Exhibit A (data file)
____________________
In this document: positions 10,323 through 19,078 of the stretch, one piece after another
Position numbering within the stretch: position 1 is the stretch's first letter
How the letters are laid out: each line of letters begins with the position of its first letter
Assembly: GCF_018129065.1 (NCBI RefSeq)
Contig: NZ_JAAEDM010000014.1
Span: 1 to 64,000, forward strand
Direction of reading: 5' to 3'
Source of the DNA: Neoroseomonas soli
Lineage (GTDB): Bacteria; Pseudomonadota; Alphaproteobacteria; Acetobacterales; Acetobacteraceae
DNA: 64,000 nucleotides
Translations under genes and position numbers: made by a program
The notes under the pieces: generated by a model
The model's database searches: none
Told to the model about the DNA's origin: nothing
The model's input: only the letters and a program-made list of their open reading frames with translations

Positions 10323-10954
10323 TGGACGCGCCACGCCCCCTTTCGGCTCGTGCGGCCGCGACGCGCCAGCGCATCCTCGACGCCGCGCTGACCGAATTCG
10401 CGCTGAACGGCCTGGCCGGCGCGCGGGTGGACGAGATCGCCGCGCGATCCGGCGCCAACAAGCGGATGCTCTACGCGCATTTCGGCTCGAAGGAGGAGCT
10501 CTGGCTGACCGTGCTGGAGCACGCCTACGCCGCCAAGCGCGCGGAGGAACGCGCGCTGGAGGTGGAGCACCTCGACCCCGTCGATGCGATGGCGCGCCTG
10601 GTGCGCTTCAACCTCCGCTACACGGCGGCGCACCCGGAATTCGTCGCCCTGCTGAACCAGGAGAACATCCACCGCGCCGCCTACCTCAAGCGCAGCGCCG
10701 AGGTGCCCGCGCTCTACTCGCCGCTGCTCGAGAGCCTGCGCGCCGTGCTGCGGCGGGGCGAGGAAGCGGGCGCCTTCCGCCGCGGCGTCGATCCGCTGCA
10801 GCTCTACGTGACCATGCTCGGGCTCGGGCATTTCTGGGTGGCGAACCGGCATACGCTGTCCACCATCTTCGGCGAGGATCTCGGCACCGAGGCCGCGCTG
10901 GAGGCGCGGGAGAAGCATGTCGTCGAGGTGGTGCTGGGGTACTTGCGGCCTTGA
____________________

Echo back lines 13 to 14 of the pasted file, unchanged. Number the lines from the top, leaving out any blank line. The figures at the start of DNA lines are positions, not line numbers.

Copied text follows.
The model's database searches: none
Told to the model about the DNA's origin: nothing